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Project Goals

To transform food shelves into more welcoming and respectful environments for people to access healthy food. SuperShelf uses behavioral economics to respect individual preferences while also making the healthiest choice the easiest choice for people experiencing food insecurity.

Project Description

SuperShelf has shown national leadership in creating healthier food shelves, and it has received two research grants to evaluate the impact on clients’ diet and health. To date, we’ve received funding through The Duke-UNC USDA Center for Behavioral Economics and Healthy Food Choice Research (BECR) and the National Institutes of Health (NIH). These grants allow us to establish best practices—confirmed through scientific evaluation—for Minnesota and beyond. The research is studying the public health impact of this important work. Initial results show that the program is sustainable and well-received by both clients and volunteers. In addition to being practical and scalable, it increases access to a variety of healthy and culturally appropriate foods. SuperShelf has also demonstrated the potential to increase the nutritional quality of foods available to and selected by food shelf customers.

More than 15 food shelves have already been transformed through grants and partnerships, with another 20 planned for transformation in 2019. See all the sites at

Using a multi-step systems change process, SuperShelf works with food shelves to:

  • create a food shelf environment that’s client-centered, promoting and respecting individual choice;
  • increase access to a variety of healthy, culturally appropriate foods;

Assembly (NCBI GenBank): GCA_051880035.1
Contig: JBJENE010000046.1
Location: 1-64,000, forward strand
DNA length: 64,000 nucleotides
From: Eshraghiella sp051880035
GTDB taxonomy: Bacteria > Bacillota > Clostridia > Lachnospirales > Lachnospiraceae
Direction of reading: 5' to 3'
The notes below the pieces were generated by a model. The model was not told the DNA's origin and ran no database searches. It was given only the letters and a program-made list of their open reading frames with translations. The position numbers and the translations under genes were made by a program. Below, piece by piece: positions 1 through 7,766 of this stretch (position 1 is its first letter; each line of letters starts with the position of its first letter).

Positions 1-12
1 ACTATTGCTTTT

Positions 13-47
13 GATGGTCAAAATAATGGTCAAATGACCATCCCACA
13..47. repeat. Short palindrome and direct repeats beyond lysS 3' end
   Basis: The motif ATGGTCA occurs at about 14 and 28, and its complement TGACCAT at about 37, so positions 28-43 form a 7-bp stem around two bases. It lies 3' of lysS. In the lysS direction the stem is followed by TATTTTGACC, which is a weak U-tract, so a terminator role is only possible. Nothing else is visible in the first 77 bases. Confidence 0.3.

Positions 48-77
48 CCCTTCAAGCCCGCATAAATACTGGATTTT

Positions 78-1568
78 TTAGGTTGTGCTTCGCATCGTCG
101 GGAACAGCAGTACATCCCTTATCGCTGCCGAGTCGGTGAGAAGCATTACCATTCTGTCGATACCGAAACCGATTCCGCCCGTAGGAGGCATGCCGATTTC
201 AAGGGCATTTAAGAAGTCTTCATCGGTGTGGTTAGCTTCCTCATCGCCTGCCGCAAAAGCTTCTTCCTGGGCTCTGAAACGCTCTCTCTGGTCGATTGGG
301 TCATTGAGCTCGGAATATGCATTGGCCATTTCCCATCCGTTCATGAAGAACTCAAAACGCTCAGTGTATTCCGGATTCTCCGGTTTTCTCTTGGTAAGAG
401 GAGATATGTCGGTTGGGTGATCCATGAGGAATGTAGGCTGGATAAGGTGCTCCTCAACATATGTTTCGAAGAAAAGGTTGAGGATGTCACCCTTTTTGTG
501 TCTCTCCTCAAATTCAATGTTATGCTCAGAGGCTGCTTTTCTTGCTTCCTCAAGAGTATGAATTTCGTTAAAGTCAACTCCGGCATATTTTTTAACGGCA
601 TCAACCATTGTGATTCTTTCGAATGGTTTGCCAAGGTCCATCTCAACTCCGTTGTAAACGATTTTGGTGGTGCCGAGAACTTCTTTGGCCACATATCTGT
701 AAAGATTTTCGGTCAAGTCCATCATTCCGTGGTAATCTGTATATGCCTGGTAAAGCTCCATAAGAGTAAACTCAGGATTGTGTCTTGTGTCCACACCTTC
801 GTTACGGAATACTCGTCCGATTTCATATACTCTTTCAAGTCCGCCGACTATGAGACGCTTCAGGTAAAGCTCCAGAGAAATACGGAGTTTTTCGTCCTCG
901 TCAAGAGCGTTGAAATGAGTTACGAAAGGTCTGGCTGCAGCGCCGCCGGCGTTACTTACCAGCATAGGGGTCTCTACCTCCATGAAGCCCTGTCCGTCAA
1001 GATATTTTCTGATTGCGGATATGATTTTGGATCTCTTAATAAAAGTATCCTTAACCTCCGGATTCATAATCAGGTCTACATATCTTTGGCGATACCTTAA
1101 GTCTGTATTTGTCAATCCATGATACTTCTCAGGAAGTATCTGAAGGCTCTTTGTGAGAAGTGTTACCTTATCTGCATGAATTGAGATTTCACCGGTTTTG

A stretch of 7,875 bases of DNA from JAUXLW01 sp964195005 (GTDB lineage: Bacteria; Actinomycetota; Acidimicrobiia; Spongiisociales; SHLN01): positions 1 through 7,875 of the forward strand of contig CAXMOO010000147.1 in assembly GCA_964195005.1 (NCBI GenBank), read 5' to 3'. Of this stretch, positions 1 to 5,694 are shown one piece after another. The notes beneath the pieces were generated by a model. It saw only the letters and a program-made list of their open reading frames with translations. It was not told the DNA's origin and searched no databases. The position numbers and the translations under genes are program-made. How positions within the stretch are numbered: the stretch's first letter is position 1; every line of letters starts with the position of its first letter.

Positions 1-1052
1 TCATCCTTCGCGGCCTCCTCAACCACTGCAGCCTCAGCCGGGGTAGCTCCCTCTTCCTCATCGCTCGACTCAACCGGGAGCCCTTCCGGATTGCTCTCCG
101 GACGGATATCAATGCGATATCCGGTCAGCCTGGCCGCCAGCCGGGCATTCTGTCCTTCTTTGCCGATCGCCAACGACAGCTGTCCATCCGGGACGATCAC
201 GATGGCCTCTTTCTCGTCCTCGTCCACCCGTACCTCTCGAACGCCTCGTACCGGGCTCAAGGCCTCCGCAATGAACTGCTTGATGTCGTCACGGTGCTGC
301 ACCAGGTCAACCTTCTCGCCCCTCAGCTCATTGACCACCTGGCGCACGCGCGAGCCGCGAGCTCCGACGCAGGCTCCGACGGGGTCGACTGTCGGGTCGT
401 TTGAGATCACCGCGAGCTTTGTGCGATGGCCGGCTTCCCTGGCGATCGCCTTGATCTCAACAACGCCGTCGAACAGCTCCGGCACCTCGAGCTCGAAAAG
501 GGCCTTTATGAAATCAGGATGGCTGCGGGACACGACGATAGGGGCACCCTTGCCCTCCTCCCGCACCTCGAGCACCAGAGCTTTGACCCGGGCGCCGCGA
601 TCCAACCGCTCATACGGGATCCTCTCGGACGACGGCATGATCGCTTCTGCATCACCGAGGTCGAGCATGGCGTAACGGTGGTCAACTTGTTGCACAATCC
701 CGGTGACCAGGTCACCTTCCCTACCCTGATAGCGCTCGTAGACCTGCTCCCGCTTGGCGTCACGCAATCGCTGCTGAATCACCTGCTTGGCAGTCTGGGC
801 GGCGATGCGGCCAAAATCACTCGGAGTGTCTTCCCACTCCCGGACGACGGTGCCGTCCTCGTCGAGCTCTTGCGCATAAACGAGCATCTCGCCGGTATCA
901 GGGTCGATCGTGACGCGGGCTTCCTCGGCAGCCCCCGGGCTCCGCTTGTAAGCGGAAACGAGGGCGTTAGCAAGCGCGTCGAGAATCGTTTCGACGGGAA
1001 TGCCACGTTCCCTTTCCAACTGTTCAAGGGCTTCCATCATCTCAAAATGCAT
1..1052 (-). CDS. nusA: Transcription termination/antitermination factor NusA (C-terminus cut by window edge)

• apply behavioral economic principles to promote healthy food choices;
  • create an appealing environment by transforming the physical space;
  • meet specific SuperShelf standards, methods and values; and
  • make the healthiest choice the easiest choice for all.

Entities Involved

UMN Extension, The Food Group, Lakeview Hospital, Valley Outreach.

How Health Plans Support the Project

HealthPartners is a founding partner of SuperShelf, an innovative project dedicated to transforming food shelves by offering a positive grocery store-like experience for clients to access healthy and appealing foods. SuperShelf uses behavioral economics to make the healthiest choice the easiest choice for people experiencing food insecurity—while still respecting individual preferences. The project started through HealthPartners Lakeview Hospital and Valley Outreach in Stillwater with a vision to improve access to healthy foods for clients. In the process, they helped to create an innovative approach that has spread to food shelves across Minnesota in partnership with the University of Minnesota and the Food Group.

Additional Information

SuperShelf Results have been published in the following peer-reviewed journals to date:

  • “Assessing the Cost Sustainability of a Behavioral Economics Intervention to Increase Access to Healthy Food in Food Shelves: A Feasibility Analysis.” Julia Gustafson, Marna Canterbury, Thomas Kottke, Elizabeth Riley, Katherine Grannon, Caitlin Caspi. The International Journal of Health, Wellness, and Society. Volume 10, Issue 1, 2019 (45-55).
  • “A Behavioral Economics Approach to Improving Healthy Food Selection Among Food Pantry Clients.” Caitlin E Caspi, Marna Canterbury, Samantha Carlson, Jamie Bain, Laura Bohen, Katherine Grannon, Hikaru Peterson, and Thomas Kottke. Public Health Nutrition. 21 January 2019 (1-11).


Marna Canterbury

Director Community Health and Wellness


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